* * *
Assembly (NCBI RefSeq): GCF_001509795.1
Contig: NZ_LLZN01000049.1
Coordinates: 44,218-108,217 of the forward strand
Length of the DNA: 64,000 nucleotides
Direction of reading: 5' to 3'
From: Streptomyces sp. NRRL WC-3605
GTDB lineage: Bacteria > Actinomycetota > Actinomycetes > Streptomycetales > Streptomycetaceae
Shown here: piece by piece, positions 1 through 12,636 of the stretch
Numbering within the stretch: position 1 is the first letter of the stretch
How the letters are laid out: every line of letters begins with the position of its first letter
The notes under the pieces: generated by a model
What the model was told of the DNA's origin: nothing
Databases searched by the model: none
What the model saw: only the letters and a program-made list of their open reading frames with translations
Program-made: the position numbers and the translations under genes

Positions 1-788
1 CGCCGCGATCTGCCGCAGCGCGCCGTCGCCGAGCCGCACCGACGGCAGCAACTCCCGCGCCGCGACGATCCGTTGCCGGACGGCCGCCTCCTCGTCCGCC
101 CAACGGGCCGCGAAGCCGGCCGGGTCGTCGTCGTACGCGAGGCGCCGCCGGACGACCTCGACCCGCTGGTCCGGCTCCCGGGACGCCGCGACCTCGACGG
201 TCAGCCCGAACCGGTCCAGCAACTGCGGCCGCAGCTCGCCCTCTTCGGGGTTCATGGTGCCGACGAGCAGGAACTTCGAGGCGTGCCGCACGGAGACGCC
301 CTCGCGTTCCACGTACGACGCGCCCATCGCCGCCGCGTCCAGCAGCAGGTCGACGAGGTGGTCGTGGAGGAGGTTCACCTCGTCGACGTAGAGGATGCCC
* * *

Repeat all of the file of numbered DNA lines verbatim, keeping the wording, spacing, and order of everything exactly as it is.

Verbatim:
Assembly (NCBI RefSeq): GCF_001509795.1
Contig: NZ_LLZN01000049.1
Coordinates: 44,218-108,217 of the forward strand
Length of the DNA: 64,000 nucleotides
Direction of reading: 5' to 3'
From: Streptomyces sp. NRRL WC-3605
GTDB lineage: Bacteria > Actinomycetota > Actinomycetes > Streptomycetales > Streptomycetaceae
Shown here: piece by piece, positions 1 through 12,636 of the stretch
Numbering within the stretch: position 1 is the first letter of the stretch
How the letters are laid out: every line of letters begins with the position of its first letter
The notes under the pieces: generated by a model
What the model was told of the DNA's origin: nothing
Databases searched by the model: none
What the model saw: only the letters and a program-made list of their open reading frames with translations
Program-made: the position numbers and the translations under genes

Positions 1-788
1 CGCCGCGATCTGCCGCAGCGCGCCGTCGCCGAGCCGCACCGACGGCAGCAACTCCCGCGCCGCGACGATCCGTTGCCGGACGGCCGCCTCCTCGTCCGCC
101 CAACGGGCCGCGAAGCCGGCCGGGTCGTCGTCGTACGCGAGGCGCCGCCGGACGACCTCGACCCGCTGGTCCGGCTCCCGGGACGCCGCGACCTCGACGG
201 TCAGCCCGAACCGGTCCAGCAACTGCGGCCGCAGCTCGCCCTCTTCGGGGTTCATGGTGCCGACGAGCAGGAACTTCGAGGCGTGCCGCACGGAGACGCC
301 CTCGCGTTCCACGTACGACGCGCCCATCGCCGCCGCGTCCAGCAGCAGGTCGACGAGGTGGTCGTGGAGGAGGTTCACCTCGTCGACGTAGAGGATGCCC